Look up values in a list of data

Let's say that you want to look up an employee's phone extension by using their badge number, or the correct rate of a commission for a sales amount. You look up data to quickly and efficiently find specific data in a list and to automatically verify that you are using correct data. After you look up the data, you can perform calculations or display results with the values returned. There are several ways to look up values in a list of data and to display the results.

## Look up values vertically in a list by using an exact match

To do this task, you can use the VLOOKUP function, or a combination of the INDEX and MATCH functions.

### VLOOKUP examples  ### INDEX and MATCH examples In simple English it means:

=INDEX(I want the return value from C2:C10, that will MATCH(Kale, which is somewhere in the B2:B10 array, where the return value is the first value corresponding to Kale))

The formula looks for the first value in C2:C10 that corresponds to Kale (in B7) and returns the value in C7 (100), which is the first value that matches Kale.

## Look up values vertically in a list by using an approximate match

To do this, use the VLOOKUP function.

Important:  Make sure the values in the first row have been sorted in an ascending order. In the above example, VLOOKUP looks for the first name of the student who has 6 tardies in the A2:B7 range. There is no entry for 6 tardies in the table, so VLOOKUP looks for the next highest match lower than 6, and finds the value 5, associated to the first name Dave, and thus returns Dave.

## Look up values vertically in a list of unknown size by using an exact match

To do this task, use the OFFSET and MATCH functions.

Note: Use this approach when your data is in an external data range that you refresh each day. You know the price is in column B, but you don't know how many rows of data the server will return, and the first column isn't sorted alphabetically. C1 is the upper left cells of the range (also called the starting cell).

MATCH("Oranges",C2:C7,0) looks for Oranges in the C2:C7 range. You should not include the starting cell in the range.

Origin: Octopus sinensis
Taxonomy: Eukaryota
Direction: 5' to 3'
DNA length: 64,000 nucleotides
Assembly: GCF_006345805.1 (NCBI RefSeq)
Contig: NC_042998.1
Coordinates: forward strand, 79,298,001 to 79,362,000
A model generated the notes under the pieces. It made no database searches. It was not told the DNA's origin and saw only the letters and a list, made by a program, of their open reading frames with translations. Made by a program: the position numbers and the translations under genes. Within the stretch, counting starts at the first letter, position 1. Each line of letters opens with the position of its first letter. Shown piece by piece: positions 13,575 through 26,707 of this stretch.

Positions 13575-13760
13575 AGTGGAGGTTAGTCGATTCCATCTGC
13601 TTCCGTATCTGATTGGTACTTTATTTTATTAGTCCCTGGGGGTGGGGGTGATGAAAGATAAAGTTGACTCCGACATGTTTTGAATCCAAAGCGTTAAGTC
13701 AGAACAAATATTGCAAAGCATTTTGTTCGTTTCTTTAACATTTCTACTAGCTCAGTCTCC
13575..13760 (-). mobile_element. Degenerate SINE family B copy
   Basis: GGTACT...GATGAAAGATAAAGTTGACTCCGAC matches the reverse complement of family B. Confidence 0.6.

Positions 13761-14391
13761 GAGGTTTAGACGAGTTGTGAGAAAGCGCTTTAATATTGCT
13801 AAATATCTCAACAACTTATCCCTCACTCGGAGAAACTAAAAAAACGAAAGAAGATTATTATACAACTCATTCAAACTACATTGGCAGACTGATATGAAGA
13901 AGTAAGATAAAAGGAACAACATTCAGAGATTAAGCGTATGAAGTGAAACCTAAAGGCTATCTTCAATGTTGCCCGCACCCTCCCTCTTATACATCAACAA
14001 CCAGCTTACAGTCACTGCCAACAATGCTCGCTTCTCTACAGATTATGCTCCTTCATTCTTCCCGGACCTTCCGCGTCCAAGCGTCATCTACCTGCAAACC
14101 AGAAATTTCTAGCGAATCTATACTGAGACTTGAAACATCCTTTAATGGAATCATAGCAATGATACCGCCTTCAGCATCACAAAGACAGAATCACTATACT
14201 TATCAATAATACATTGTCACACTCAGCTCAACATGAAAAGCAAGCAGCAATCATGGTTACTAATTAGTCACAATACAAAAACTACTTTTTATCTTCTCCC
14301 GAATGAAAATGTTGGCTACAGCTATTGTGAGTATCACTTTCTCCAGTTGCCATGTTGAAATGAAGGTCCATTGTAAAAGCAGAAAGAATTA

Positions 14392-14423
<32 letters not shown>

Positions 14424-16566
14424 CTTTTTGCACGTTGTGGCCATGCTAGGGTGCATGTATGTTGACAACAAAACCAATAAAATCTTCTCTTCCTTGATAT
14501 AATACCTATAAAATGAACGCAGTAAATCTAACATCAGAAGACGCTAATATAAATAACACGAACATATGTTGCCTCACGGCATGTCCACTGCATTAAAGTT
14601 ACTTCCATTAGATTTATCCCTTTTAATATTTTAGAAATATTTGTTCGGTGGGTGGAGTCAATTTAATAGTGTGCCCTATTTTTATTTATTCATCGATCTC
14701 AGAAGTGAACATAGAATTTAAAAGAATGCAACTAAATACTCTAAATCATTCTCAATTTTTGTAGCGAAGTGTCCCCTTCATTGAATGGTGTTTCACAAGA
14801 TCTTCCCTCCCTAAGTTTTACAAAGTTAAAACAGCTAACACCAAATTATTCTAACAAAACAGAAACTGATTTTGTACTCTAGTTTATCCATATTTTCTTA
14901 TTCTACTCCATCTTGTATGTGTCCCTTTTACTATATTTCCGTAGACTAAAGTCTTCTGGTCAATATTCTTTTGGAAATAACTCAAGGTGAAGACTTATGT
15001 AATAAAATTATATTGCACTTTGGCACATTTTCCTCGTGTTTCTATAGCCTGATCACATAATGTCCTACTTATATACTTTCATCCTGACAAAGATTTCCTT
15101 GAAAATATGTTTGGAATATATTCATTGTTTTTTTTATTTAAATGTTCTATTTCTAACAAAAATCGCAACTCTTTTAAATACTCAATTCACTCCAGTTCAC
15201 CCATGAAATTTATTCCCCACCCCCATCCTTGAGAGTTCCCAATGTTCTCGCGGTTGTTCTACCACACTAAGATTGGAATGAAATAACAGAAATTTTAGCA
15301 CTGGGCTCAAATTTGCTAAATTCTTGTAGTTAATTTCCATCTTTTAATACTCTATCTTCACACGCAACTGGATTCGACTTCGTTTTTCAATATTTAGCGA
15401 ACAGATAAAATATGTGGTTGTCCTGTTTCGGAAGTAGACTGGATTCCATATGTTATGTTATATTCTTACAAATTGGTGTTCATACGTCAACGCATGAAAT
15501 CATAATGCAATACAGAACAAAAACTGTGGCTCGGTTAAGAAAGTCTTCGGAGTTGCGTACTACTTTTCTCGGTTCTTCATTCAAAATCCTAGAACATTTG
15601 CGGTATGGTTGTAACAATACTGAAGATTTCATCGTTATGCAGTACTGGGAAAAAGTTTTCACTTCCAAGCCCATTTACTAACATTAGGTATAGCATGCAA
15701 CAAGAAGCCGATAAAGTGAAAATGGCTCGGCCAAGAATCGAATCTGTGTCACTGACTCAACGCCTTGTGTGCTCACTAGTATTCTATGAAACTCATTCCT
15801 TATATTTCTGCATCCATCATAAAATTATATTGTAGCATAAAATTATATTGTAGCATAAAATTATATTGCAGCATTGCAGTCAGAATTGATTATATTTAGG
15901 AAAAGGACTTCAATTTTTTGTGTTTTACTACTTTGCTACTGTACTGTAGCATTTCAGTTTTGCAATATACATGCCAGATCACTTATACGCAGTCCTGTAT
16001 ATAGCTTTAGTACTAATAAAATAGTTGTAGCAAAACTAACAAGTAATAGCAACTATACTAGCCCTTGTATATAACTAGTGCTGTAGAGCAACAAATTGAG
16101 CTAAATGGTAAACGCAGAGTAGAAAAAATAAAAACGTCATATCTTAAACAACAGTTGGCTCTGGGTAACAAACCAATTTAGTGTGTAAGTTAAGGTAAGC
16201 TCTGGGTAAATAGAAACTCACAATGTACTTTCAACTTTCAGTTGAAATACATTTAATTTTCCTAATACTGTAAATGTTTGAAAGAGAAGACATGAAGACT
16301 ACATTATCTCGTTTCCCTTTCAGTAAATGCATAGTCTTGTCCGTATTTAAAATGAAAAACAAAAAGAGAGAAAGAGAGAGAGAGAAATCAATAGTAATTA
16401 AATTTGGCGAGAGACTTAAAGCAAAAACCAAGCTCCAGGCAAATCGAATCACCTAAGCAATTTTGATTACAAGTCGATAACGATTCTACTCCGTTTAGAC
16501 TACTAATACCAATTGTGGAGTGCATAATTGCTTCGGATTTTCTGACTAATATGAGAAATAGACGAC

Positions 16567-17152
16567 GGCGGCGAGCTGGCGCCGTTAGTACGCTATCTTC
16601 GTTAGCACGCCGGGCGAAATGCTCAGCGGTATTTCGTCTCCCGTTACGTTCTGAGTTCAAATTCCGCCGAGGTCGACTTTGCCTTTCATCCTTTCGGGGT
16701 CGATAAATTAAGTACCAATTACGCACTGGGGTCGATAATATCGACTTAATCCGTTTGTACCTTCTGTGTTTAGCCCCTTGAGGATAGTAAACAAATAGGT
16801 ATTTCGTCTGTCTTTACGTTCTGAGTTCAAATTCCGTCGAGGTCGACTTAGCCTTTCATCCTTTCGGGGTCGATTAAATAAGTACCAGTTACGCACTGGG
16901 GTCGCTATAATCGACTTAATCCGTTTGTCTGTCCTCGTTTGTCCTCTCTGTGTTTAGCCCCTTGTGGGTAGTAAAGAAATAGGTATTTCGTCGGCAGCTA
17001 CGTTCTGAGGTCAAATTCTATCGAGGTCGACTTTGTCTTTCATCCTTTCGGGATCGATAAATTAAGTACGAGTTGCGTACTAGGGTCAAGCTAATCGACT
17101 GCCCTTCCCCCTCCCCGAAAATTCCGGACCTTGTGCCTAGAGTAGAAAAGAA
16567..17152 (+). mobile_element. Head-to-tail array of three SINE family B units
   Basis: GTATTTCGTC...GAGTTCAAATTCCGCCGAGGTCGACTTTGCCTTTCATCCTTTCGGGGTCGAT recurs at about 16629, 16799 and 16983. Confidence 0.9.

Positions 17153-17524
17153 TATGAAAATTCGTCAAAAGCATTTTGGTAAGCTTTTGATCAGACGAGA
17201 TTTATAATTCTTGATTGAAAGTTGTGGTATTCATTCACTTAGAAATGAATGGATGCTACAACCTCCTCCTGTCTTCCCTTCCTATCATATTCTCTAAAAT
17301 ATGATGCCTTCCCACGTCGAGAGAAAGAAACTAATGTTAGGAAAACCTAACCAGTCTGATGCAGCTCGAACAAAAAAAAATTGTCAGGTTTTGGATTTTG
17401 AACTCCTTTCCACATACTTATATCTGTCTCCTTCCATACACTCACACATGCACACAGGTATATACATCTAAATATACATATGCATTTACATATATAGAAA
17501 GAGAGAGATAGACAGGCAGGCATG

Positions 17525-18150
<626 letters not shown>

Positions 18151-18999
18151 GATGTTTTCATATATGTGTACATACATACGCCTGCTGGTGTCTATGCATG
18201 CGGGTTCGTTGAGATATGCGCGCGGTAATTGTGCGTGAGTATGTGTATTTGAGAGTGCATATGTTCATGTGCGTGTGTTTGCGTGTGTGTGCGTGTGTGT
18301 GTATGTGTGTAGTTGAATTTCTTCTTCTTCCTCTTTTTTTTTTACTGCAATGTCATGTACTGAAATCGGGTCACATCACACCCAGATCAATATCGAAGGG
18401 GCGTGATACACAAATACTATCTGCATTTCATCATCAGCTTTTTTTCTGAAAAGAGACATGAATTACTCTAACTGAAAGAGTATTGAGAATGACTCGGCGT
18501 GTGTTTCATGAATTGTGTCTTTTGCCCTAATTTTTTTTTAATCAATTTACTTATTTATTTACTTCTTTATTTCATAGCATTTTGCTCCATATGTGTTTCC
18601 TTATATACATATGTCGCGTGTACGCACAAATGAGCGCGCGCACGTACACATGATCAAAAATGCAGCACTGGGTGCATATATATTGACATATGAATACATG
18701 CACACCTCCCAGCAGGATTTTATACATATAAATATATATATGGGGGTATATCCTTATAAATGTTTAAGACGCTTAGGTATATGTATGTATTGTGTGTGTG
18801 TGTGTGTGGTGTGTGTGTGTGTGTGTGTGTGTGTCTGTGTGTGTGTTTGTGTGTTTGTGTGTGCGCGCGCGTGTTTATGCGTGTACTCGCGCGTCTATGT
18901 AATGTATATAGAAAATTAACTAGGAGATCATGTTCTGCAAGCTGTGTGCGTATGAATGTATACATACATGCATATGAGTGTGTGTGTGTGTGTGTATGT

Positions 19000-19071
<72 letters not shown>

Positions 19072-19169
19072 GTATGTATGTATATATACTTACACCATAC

1 is the number of columns to the right of the starting cell where the return value should be from. In our example, the return value is from column D, Sales.

## Look up values horizontally in a list by using an exact match

To do this task, use the HLOOKUP function. See an example below: HLOOKUP looks up the Sales column, and returns the value from row 5 in the specified range.

## Look up values horizontally in a list by using an approximate match

To do this task, use the HLOOKUP function.

Important:  Make sure the values in the first row have been sorted in an ascending order. In the above example, HLOOKUP looks for the value 11000 in row 3 in the specified range. It does not find 11000 and hence looks for the next largest value less than 1100 and returns 10543.

## Create a lookup formula with the Lookup Wizard (Excel 2007 only)

Note: The Lookup Wizard add-in was discontinued in Excel 2010. This functionality has been replaced by the function wizard and the available Lookup and reference functions (reference).

In Excel 2007, the Lookup Wizard creates the lookup formula based on a worksheet data that has row and column labels. The Lookup Wizard helps you find other values in a row when you know the value in one column, and vice versa. The Lookup Wizard uses INDEX and MATCH in the formulas that it creates.

1. Click a cell in the range.

2. On the Formulas tab, in the Solutions group, click Lookup.

3. If the Lookup command is not available, then you need to load the Lookup Wizard add-in program.

4. Click the Microsoft Office Button , click Excel Options, and then click the Add-ins category.

5. In the Manage box, click Excel Add-ins, and then click Go.

6. In the Add-Ins available dialog box, select the check box next to Lookup Wizard, and then click OK.

7. Follow the instructions in the wizard.